Debra Ellis

Heather Fletcher is senior content editor with Target Marketing.

For some marketers, "Big Data" is a scary concept. That may mean they don't bother with data at all. Information on buyers, though, can be a marketer's friend, says Debra Ellis, founder of Wilson & Ellis Consulting. "Seasonal and discount shoppers are relatively easy to recognize, because they have very specific buying patterns," Ellis writes in a piece published on Aug. 1 on LinkedIn Today. "Creating customized marketing for them increases their response and reduces costs. The dual benefits make this a logical place to begin."

Automated, triggered, sequential email campaigns tailored to known steps on your customers' journey, or even special occasions in your customers' lives, can significantly increase the response and ROI of your email marketing. And they're a lot easier than you think! Join us on this educational webinar to learn how you can leverage triggered emails in your marketing.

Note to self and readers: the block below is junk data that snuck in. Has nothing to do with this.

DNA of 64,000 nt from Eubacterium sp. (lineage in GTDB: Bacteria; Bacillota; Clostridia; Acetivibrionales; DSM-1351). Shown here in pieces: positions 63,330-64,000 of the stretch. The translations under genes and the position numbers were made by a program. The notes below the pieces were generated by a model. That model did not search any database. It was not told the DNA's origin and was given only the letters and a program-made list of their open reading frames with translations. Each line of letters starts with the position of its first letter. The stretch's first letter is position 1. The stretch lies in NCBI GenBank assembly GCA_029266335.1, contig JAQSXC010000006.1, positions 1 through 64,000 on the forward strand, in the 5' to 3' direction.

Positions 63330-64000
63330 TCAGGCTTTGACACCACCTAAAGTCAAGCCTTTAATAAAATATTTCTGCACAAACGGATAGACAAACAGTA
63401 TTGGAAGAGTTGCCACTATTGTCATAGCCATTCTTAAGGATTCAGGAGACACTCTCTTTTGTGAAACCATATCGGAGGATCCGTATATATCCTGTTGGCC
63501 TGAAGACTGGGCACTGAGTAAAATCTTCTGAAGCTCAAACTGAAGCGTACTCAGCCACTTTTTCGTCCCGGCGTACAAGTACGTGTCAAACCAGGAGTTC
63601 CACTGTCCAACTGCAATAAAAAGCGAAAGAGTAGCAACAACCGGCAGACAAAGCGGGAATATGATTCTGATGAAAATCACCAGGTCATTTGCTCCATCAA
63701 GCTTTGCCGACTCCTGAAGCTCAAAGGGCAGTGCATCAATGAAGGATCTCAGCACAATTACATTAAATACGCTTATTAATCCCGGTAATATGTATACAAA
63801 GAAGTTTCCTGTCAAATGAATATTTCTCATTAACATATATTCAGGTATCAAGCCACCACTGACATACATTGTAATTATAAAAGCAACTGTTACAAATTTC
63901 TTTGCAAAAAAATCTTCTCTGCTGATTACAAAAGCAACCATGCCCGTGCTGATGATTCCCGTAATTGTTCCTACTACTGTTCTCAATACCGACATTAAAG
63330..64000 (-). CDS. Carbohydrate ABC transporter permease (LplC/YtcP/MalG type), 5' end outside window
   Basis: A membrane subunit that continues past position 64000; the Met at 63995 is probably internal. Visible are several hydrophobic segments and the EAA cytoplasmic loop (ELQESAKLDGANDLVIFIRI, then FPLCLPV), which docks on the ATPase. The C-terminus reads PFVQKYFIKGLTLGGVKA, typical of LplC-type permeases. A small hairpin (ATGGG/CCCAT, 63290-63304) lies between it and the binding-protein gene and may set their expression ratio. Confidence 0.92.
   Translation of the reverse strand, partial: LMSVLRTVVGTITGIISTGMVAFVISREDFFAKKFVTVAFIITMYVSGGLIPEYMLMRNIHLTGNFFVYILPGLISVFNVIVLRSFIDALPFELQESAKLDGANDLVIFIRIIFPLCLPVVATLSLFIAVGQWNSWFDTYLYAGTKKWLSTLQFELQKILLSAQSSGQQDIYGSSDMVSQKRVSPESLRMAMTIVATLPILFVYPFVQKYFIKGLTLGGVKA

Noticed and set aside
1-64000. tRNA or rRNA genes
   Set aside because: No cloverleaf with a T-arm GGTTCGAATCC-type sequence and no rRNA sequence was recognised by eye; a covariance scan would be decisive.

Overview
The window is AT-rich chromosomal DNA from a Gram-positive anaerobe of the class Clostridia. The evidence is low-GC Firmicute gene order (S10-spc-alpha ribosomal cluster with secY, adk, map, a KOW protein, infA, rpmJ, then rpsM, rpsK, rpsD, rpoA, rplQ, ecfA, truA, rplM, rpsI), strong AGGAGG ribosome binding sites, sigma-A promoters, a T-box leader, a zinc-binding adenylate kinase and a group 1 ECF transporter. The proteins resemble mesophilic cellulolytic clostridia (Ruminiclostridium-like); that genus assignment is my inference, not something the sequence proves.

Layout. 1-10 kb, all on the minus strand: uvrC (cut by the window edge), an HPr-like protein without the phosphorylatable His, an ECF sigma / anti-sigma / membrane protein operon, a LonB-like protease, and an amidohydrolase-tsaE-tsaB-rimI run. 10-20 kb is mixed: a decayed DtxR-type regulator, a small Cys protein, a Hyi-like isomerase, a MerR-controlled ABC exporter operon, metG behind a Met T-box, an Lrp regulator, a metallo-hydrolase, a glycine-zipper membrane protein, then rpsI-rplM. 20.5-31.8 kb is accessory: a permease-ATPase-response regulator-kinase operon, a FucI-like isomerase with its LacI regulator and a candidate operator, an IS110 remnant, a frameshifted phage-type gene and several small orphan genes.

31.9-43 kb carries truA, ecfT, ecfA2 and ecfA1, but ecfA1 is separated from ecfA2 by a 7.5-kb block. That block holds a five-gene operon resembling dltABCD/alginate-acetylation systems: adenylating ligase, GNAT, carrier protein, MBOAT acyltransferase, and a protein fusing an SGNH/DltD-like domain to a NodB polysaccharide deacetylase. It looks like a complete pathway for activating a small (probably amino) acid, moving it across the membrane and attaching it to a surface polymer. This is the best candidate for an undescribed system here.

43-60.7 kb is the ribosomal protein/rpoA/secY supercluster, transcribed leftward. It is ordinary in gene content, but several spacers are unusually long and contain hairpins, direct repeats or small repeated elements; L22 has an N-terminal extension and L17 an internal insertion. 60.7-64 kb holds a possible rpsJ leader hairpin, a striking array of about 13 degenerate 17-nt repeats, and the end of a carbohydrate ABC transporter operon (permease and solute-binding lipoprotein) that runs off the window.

Keeping email in the sales tool box limits the benefits and keeps it from helping your company grow. Electronic mail is well known as a marketing tool that generates immediate cash flow. It works so well that many companies send daily updates that contribute a significant amount to their annual revenue. Some might say that this is the primary purpose for email marketing. Maybe they're right but I think it is a shame to waste opportunities

Email marketing campaigns are typically limited to the people who subscribed to the company's messages. Partnering with non-competitive organizations increases exposure to offers and helps grow your email address database faster. Finding potential partners is easier than one might think. The need to provide fresh content on a regular basis opens the door for partnership development. The key to doing it well is to find organizations that cater to people who match your customer demographics. Conduct extensive research before reaching out to potential partners.

Marketers are vacillating between "no big deal" and "panic mode" when they think of Gmail's interface that automatically sorts incoming emails. There are two questions that every emailer needs to ask: "What's our risk?" and "How do we prepare?"

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